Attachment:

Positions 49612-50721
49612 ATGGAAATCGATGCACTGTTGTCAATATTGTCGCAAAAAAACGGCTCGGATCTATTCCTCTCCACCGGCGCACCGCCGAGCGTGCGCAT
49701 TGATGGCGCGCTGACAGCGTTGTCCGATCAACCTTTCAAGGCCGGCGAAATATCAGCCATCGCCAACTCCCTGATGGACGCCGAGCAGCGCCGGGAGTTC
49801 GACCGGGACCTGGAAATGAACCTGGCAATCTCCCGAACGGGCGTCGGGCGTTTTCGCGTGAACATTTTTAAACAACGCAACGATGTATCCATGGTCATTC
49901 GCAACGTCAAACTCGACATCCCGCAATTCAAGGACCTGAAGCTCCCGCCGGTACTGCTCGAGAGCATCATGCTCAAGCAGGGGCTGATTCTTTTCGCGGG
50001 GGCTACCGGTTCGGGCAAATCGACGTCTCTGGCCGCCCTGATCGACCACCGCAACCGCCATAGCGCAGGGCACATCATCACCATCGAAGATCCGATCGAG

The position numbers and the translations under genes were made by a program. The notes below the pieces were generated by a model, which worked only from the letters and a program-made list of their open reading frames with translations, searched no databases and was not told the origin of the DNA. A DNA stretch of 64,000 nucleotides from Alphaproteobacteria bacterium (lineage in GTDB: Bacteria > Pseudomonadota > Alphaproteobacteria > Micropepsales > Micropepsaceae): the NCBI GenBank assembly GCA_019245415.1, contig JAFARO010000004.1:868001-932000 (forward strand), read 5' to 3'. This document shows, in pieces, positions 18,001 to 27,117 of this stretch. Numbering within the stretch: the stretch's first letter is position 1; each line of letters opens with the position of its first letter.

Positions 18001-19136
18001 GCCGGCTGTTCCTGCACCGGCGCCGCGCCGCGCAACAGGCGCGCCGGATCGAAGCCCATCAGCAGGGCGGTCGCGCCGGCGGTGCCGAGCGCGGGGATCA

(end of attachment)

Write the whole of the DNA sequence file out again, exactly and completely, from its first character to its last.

Positions 49612-50721
49612 ATGGAAATCGATGCACTGTTGTCAATATTGTCGCAAAAAAACGGCTCGGATCTATTCCTCTCCACCGGCGCACCGCCGAGCGTGCGCAT
49701 TGATGGCGCGCTGACAGCGTTGTCCGATCAACCTTTCAAGGCCGGCGAAATATCAGCCATCGCCAACTCCCTGATGGACGCCGAGCAGCGCCGGGAGTTC
49801 GACCGGGACCTGGAAATGAACCTGGCAATCTCCCGAACGGGCGTCGGGCGTTTTCGCGTGAACATTTTTAAACAACGCAACGATGTATCCATGGTCATTC
49901 GCAACGTCAAACTCGACATCCCGCAATTCAAGGACCTGAAGCTCCCGCCGGTACTGCTCGAGAGCATCATGCTCAAGCAGGGGCTGATTCTTTTCGCGGG
50001 GGCTACCGGTTCGGGCAAATCGACGTCTCTGGCCGCCCTGATCGACCACCGCAACCGCCATAGCGCAGGGCACATCATCACCATCGAAGATCCGATCGAG

The position numbers and the translations under genes were made by a program. The notes below the pieces were generated by a model, which worked only from the letters and a program-made list of their open reading frames with translations, searched no databases and was not told the origin of the DNA. A DNA stretch of 64,000 nucleotides from Alphaproteobacteria bacterium (lineage in GTDB: Bacteria > Pseudomonadota > Alphaproteobacteria > Micropepsales > Micropepsaceae): the NCBI GenBank assembly GCA_019245415.1, contig JAFARO010000004.1:868001-932000 (forward strand), read 5' to 3'. This document shows, in pieces, positions 18,001 to 27,117 of this stretch. Numbering within the stretch: the stretch's first letter is position 1; each line of letters opens with the position of its first letter.

Positions 18001-19136
18001 GCCGGCTGTTCCTGCACCGGCGCCGCGCCGCGCAACAGGCGCGCCGGATCGAAGCCCATCAGCAGGGCGGTCGCGCCGGCGGTGCCGAGCGCGGGGATCA